Let's see how these teams fared after this deal:
Philadelphia 76ers: A
Received: Alec Burks (G/F), Glenn Robinson III (F)
The Sixers have had a rollercoaster ride this season, much like the Boston Celtics had in 2018-19 with Kyrie Irving running the show. Indecisiveness, lack of cohesion, poor shooting due to the departure of notable marksmen, and a slew of injuries have caused the team to be in complete disarray, turning them from one of the favorites to take the East to a mere sixth seed at 31-20.
Yet acquiring Alec Burks, a proven bench scorer that ranks only behind two NBA Sixth Man of the Year Award candidates in bench scoring — three-time winner Lou Williams and former MVP Derrick Rose.
Burks is just what the doctor ordered for the Sixers. His offense is potent, now that he's shown an uptick of 3-point prowess. He's taking a career-high 4.7 threes per game, which has only elevated his metrics with a stout 37.5% from deep. His averages (all career-highs) of 16.1 points, 4.7 rebounds, and 3.1 assists should prove a plug-and-play option for the Sixers' bench.
The Sixers also got a much-needed 3-point shooter to help out the bench in Glenn Robinson III, who's also had a career-high season across the board for the Warriors. Most importantly, Robinson got back to the high-octane 3-point prowess he showed in Indiana (41.2%) after a disappointing 29% he hit in Detroit. He started in 48 games — more starts than he's had in his last three seasons — and collected averages of 12.9 points, 4.7 rebounds, 1.8 assists, and 0.9 steals per game.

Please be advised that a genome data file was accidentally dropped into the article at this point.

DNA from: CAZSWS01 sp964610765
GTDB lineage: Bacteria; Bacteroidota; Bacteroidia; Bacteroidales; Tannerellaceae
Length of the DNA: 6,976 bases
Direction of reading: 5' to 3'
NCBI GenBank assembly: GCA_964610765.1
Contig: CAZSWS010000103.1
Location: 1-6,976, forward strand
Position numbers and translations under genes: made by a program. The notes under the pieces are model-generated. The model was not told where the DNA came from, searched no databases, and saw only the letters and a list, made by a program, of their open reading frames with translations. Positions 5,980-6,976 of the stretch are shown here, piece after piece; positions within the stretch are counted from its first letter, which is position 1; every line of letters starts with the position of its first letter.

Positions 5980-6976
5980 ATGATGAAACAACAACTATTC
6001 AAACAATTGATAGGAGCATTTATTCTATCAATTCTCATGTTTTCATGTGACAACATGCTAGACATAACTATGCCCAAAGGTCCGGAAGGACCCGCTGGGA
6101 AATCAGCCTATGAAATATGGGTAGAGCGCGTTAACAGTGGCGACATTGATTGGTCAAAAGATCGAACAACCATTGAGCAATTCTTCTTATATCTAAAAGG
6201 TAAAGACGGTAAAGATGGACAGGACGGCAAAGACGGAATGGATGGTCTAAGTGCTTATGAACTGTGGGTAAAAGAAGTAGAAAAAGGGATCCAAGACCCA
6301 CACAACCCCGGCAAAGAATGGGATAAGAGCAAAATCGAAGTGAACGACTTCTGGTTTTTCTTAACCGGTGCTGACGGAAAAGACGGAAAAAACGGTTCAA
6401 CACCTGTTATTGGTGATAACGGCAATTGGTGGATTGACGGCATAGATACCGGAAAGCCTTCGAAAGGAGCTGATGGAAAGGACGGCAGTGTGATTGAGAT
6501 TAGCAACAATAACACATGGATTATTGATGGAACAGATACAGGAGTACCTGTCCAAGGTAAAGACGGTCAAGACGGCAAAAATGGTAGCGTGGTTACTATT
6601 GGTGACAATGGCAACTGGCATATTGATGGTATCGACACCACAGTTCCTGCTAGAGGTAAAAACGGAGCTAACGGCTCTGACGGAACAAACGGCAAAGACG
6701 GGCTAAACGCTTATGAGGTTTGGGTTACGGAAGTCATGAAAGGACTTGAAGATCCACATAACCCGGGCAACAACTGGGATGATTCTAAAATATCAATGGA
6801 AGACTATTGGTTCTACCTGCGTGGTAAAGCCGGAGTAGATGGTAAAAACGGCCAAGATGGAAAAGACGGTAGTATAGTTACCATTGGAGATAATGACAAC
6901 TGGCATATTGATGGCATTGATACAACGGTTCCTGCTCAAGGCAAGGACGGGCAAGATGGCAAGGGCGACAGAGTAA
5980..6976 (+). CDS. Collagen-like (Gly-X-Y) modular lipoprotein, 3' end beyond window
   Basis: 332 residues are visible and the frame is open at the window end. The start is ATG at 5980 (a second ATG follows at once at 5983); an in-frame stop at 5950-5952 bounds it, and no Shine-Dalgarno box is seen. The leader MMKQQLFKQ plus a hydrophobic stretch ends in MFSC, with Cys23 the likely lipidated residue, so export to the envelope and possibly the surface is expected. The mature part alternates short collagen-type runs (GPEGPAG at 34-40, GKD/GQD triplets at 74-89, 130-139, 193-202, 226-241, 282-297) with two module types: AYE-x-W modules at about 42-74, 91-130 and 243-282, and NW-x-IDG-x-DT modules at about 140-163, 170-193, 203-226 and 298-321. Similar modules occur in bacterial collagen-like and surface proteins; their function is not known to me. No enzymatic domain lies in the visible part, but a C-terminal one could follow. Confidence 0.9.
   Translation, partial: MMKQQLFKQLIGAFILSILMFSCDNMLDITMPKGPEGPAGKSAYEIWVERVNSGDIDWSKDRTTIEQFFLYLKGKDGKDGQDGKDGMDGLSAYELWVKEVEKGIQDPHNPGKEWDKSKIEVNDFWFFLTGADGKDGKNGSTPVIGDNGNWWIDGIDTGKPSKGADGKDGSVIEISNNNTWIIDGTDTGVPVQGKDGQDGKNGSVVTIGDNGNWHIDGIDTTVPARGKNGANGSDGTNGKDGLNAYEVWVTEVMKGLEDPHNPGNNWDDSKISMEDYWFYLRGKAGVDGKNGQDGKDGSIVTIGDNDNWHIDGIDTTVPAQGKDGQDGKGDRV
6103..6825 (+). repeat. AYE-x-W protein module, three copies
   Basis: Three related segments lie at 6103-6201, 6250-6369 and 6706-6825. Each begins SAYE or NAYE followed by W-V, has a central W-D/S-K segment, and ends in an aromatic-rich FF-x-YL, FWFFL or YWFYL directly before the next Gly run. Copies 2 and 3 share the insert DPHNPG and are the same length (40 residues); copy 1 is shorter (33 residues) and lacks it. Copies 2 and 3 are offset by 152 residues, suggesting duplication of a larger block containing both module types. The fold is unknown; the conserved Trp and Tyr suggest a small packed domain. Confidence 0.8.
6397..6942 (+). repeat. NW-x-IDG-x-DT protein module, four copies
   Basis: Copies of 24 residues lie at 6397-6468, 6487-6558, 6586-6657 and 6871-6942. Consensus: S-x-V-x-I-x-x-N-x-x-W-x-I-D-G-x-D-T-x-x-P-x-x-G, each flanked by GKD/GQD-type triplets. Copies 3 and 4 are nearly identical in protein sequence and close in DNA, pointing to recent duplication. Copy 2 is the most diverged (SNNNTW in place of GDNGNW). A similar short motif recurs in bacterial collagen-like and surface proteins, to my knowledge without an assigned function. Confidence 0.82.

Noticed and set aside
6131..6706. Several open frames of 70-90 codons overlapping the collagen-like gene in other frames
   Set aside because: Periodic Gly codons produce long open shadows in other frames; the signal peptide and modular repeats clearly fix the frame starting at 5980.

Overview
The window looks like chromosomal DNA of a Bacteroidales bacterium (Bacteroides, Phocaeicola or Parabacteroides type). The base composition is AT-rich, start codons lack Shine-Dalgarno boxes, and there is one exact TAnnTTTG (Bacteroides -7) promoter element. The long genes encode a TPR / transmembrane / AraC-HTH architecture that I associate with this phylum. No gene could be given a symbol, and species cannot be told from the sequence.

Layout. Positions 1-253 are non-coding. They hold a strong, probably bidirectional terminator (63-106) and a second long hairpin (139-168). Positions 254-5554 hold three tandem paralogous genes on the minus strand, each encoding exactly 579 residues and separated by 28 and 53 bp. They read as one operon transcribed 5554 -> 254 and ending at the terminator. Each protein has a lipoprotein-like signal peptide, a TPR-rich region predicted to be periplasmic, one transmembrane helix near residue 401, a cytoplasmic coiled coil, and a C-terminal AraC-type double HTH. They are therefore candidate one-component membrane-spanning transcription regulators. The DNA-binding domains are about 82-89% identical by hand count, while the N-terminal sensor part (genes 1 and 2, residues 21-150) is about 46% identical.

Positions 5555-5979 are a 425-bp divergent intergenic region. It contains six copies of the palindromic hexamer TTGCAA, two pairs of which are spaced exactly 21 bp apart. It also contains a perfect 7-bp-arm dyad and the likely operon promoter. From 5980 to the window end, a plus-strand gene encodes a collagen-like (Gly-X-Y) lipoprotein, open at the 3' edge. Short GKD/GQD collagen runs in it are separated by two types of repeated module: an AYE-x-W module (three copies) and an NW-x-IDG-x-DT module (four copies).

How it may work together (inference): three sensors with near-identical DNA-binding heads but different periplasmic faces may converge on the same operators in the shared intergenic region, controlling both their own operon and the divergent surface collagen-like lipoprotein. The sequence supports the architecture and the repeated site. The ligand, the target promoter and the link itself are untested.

Also noteworthy — Robinson is hitting 48.1% of his shots from the field at a career-high volume, something that can help this team when replacing Josh Richardson or Tobias Harris as a fill-in starter.
Addressing two major needs for the Sixers in one trade makes them a surefire winner in this transaction.
Golden State Warriors: B
Received: Three second-round draft picks (2020 via Dallas Mavericks, 2021 via Denver Nuggets, 2022 via Toronto Raptors)
A players-for-picks deal isn't the easiest to examine, considering we can judge a player's performance on the court but can't do the same with future assets that could be traded or bought down the line.
Regardless, the Warriors would have had to make some tough decisions down the road when it came to Burks and Robinson. The latter was the most likely to stay out of the two, considering his 3-point shooting ability could be a welcome addition for coach Steve Kerr and what had proved to be a depleted bench unit in the last few years.
Burks was a surefire sell, considering he's put up career-best numbers and was likely to demand a more handsome contract in the summer — much more than the veteran's minimum of $2.3 million he will make this season.
The 28-year-old could have fetched as high as a late first-round pick to a contender, but the Warriors' primary intention was to avoid being a tax-paying team in a season in which they won't contend.
Owners Joe Lacob and Peter Guber were happy to shell out money so long as it repays them in wins, but now that it's no longer the case, Bob Myers first edict is to shave tax liabilities and collect future assets.
The Warriors shaved a combined $4.2 million in roster expenses, acquired three second-rounders, and opened up two roster spots that can be used for players like point guard Ky Bowman and center Marquese Chriss down the line — should they decide to reward them.
Not too shabby for a team that is lottery-bound with the worst record in the league.